Workers at the BMW manufacturing plant in Spartanburg, South Carolina, where the automaker is accused of utilizing a discriminatory hiring policy.
According to the EEOC, BMW switched contractors at its South Carolina plant in 2008 and instructed employees of the old contractor who had been working at the site to reapply with the new firm. This new firm was instructed to conduct fresh criminal background checks on all applicants.
Those with criminal convictions were denied rehire "without any individualized assessment of the nature and gravity of the crimes," the age of their convictions, and despite some having years of experience, the EEOC said.
The result was that out of 645 experienced employees, 88 were denied rehire, including 70 blacks, the commission claims. That means 80% of those turned away were black, despite blacks constituting only 55% of employees.
BMW violated the Civil Rights Act "by utilizing a criminal conviction policy that disproportionately screened out African-Americans," EEOC spokeswoman Christine Nazer said. The policy, she added "is not job-related and consistent with business necessity."
Statistically, blacks and Latinos face criminal convictions at a rate disproportionately greater than their representation in the population.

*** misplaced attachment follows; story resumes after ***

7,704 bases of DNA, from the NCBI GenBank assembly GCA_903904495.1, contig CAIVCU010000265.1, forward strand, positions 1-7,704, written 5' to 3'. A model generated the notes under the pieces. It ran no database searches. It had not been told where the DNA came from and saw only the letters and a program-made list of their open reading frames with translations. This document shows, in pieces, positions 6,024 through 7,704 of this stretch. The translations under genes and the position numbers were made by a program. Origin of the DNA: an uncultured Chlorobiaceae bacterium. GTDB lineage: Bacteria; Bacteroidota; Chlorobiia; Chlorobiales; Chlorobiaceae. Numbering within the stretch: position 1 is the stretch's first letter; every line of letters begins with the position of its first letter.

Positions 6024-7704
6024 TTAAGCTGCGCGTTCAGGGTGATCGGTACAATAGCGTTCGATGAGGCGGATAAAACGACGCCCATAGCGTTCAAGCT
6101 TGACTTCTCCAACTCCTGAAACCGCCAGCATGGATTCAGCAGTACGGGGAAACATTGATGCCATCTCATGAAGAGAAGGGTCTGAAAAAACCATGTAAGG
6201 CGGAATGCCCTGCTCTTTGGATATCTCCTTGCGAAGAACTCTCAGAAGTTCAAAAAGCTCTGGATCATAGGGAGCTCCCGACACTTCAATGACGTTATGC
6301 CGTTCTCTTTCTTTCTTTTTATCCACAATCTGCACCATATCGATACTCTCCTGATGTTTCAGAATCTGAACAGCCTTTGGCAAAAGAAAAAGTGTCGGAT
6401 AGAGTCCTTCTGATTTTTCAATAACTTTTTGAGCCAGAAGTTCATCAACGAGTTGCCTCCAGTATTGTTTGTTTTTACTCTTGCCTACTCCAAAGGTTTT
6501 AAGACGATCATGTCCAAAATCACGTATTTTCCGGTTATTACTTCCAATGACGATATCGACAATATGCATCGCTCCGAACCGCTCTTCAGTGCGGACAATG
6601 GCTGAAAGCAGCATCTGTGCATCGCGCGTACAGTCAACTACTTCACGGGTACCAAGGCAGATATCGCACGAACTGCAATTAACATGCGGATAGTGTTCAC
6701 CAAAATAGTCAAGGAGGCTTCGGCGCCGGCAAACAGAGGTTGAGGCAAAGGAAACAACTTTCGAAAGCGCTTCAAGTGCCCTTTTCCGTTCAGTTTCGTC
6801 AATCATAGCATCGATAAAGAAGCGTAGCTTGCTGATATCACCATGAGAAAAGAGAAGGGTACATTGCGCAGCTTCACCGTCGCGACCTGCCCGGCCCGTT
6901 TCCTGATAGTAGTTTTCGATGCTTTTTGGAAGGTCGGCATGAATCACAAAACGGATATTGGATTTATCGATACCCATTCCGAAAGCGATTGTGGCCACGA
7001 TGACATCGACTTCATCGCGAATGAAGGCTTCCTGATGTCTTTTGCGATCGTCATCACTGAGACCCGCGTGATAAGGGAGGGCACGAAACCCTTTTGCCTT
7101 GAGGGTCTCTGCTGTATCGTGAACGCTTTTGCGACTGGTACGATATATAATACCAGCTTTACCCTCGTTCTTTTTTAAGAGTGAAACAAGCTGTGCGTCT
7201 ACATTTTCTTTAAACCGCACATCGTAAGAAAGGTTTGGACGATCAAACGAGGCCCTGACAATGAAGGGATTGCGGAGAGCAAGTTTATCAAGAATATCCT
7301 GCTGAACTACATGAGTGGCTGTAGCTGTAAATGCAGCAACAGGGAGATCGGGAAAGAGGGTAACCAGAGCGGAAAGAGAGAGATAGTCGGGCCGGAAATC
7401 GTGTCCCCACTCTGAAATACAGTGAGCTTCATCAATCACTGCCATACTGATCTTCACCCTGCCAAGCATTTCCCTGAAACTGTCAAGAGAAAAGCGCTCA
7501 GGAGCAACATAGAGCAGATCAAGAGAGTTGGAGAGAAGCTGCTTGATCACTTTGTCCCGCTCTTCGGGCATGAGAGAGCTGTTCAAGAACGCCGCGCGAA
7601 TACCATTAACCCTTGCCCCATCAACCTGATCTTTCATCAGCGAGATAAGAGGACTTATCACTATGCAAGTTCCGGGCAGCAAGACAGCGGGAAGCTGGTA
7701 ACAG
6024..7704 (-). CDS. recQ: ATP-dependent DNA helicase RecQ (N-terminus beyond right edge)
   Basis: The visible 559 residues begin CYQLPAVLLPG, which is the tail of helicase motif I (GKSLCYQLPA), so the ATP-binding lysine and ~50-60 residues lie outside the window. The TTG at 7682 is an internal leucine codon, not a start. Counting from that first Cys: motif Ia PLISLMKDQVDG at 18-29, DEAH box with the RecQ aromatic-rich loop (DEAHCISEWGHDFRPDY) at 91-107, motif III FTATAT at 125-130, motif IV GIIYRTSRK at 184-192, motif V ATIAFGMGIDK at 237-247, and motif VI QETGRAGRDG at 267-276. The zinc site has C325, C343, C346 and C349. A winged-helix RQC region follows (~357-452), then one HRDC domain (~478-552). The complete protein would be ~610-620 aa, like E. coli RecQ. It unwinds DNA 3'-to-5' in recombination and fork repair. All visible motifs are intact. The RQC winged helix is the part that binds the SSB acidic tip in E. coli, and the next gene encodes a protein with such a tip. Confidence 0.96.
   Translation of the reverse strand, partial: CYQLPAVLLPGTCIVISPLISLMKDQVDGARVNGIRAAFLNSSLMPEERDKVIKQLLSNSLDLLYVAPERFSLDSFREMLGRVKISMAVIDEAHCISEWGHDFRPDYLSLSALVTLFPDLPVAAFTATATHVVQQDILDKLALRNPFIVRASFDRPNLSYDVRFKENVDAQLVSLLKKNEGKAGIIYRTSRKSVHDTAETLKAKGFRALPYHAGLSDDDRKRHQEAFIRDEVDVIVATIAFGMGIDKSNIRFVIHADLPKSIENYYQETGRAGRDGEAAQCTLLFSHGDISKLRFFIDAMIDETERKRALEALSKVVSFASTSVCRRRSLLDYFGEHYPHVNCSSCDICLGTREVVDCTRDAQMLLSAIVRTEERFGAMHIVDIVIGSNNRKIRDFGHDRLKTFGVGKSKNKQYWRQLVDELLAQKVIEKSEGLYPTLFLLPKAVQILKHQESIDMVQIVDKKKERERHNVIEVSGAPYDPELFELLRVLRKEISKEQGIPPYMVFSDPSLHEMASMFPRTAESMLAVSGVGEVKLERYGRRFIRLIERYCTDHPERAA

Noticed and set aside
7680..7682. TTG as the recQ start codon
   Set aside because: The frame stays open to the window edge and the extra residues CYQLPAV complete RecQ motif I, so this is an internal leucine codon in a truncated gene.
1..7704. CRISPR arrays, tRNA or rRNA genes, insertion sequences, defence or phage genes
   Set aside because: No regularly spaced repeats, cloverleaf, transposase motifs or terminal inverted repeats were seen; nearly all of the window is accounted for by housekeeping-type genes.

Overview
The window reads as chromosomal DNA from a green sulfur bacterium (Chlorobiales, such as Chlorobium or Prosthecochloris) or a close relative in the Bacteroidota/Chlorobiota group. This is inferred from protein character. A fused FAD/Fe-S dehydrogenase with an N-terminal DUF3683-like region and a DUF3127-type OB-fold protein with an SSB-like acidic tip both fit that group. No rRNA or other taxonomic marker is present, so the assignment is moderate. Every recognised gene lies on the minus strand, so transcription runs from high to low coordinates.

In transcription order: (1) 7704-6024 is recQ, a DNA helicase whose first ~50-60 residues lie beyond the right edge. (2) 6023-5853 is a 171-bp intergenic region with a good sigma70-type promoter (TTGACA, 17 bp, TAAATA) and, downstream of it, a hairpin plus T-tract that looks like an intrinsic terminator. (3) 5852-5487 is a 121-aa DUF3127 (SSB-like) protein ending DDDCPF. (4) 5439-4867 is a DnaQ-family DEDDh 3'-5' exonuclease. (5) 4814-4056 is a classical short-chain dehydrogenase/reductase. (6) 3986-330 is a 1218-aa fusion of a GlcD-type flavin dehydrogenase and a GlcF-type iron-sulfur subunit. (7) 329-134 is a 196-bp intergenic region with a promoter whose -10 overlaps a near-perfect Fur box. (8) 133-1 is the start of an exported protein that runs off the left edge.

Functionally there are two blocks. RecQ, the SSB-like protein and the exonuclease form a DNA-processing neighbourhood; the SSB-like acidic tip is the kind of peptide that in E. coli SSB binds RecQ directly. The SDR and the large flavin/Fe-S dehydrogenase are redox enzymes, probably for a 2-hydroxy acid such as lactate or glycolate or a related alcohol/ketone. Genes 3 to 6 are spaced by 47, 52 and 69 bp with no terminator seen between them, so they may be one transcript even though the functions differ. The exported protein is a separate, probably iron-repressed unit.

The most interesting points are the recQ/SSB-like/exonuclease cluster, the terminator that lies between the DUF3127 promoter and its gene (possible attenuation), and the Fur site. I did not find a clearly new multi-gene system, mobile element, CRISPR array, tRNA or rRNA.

In guidance for employers on compliance with the Civil Rights Act, the EEOC says that while it's not against the law to use an applicant's criminal history in employment decisions, employers should consider "the nature of the crime, the time elapsed, and the nature of the job."
BMW said it "believes that it has complied with the letter and spirit of the law and will defend itself against the EEOC's allegations of race discrimination."
"We have a strong culture of non-discrimination as evidenced by the Company's highly diverse workforce," the automaker said in a statement. "The BMW plant in South Carolina employs thousands of people and providing a safe work environment is one of the Company's highest priorities."
In a separate case announced Tuesday, the EEOC filed a nationwide lawsuit against Dollar General (Fortune 500) based on its policy of conditioning job offers on criminal background checks. This policy, the commission said, "results in a disparate impact against blacks." ,
Dollar General said it will "vigorously defend" against the suit.
"Dollar General's criminal background check process is structured to foster a safe and healthy environment for its employees, its customers, and to protect its assets in a lawful, reasonable and non-discriminatory manner," the retailer said.
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